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The Relationship between Thermal Performance and Space Heat Demand
The thermal performance of a building is directly related to the amount of energy required to heat or cool it for given internal and external conditions. Simply, if a building has good thermal performance (i.e. is well insulated) there is less heat loss and hence less energy required to keep it warm inside.
The Heat Transfer Coefficient (HTC) is a common metric for the thermal performance of a building, it describes the rate of heat transfer from a building per degree of temperature difference between inside and out. It includes all forms of heat transfer, including through the fabric of the building and by air movement between inside and out. It is expressed in units of Watts/Kelvin (or Celsius), so that if a building has an HTC of 100 it would require a constant power input of 100W to keep it 1 degree warmer inside than out.
As the HTC is not normalised by the size of the building, it is often divided by the total floor area of the building so that the thermal efficiency of buildings of different sizes can be directly compared, this is called the Heat Loss Parameter (HLP).
The HTC of buildings is calculated in most energy models. This is done by summing the estimated heat loss from each element of the building (floor, walls, roof, windows, doors etc.), from thermal bridging and by air movement from infiltration and ventilation. However, this calculated value can and does vary widely from the actual value when the HTC is measured by a method such as SmartHTC. This can be for a variety of reasons; for example, it can be very difficult to correctly identify all of the materials in an existing building via a visual survey, there may be missing insulation, unexpected thermal bridges or air leakages.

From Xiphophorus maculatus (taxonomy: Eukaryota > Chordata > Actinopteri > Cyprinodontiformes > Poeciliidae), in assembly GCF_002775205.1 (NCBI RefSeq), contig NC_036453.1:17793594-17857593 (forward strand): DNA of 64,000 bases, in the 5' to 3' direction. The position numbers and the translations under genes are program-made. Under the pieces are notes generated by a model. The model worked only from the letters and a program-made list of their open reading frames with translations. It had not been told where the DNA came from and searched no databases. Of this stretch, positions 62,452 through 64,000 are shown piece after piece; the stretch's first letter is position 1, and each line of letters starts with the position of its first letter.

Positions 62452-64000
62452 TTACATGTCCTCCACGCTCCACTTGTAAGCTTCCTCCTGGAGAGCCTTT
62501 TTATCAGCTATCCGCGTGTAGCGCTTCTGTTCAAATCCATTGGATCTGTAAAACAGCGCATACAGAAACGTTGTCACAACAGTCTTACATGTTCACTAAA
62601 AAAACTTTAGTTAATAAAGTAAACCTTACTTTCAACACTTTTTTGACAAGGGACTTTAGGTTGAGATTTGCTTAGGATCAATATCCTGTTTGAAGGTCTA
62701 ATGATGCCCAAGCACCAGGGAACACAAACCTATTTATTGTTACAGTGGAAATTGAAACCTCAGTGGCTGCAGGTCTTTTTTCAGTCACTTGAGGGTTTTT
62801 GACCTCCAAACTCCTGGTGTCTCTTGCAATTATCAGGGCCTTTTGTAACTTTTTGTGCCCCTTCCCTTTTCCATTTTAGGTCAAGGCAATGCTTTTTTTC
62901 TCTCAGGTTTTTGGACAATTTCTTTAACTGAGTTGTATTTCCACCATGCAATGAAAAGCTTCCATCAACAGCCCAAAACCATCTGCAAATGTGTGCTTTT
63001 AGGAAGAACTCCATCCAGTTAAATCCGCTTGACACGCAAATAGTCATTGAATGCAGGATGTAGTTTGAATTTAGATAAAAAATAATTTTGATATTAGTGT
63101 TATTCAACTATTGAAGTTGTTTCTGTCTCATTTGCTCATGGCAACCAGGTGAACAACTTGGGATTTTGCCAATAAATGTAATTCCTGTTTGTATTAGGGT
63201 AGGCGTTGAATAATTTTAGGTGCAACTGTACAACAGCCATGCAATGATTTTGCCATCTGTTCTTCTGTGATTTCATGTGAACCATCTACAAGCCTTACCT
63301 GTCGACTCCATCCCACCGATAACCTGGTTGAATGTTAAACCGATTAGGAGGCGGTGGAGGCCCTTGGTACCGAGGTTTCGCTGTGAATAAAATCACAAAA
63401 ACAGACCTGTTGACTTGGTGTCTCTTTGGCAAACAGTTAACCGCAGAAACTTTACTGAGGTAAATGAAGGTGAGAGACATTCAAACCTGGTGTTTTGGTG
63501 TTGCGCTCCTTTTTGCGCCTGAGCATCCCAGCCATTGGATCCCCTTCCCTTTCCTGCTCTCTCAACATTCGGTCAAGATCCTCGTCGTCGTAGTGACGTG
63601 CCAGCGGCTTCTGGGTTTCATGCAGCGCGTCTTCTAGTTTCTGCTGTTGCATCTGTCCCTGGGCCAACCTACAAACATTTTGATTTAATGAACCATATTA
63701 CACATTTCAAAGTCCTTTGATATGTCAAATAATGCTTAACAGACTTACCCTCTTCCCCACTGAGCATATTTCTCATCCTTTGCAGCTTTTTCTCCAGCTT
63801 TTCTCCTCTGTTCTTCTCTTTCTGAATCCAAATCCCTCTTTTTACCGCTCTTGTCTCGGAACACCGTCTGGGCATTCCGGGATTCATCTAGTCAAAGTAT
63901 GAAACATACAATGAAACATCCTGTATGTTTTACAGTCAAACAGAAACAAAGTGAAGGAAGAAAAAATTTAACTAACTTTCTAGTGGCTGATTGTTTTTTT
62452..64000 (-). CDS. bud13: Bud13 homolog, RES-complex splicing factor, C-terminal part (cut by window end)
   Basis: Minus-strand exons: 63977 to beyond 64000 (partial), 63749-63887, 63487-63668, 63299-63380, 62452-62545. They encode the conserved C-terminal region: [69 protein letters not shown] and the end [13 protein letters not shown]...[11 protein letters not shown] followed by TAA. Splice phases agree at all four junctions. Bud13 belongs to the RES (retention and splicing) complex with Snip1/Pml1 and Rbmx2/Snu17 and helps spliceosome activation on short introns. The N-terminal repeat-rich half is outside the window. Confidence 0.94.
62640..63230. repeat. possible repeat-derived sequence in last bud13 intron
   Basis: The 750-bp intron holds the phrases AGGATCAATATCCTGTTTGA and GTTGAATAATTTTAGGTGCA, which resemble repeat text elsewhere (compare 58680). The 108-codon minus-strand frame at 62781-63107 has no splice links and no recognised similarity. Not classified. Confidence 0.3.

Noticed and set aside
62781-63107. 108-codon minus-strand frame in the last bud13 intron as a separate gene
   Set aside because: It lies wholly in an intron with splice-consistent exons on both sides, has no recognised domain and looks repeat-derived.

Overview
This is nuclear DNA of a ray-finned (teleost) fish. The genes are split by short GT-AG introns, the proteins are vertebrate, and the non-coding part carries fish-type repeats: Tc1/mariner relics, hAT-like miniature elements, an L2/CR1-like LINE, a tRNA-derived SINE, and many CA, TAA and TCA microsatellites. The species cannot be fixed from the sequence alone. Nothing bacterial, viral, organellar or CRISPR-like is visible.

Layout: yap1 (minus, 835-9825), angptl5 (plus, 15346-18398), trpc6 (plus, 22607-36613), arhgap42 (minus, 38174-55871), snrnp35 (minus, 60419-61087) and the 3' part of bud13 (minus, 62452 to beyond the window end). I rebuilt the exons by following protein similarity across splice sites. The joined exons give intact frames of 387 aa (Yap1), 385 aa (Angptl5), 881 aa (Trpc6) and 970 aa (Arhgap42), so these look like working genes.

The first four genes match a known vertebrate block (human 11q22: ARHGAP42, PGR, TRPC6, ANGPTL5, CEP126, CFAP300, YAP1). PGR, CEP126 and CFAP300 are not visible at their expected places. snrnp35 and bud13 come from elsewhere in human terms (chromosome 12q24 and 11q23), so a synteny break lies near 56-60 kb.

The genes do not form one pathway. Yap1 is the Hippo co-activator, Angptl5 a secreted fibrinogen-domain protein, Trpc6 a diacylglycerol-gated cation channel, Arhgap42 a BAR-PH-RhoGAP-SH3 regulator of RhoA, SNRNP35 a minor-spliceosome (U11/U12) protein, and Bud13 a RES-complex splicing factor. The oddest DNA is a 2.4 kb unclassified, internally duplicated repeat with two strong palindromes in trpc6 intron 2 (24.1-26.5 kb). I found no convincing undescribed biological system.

The Space Heat Demand of a building is another commonly used metric for thermal performance, it describes the amount of heat required to heat a building to maintain the inside of a building to a particular heating profile for a given set of weather conditions. Space heating demand is typically reported in units of kWh/year, i.e. the amount of heat energy required over a year. Of course internal and external conditions vary between each building, so the space heat demand can either be tailored to a particular building and its occupants or also calculated for an assumed set of internal and external conditions via an energy model. If tailored to the building and its occupants, the space heat demand can be instructive, but it will not be comparable with the space heat demand calculated for other buildings. Both approaches have value and should be chosen depending on the intended use.
How does the HTC of a building relate to its space heat demand?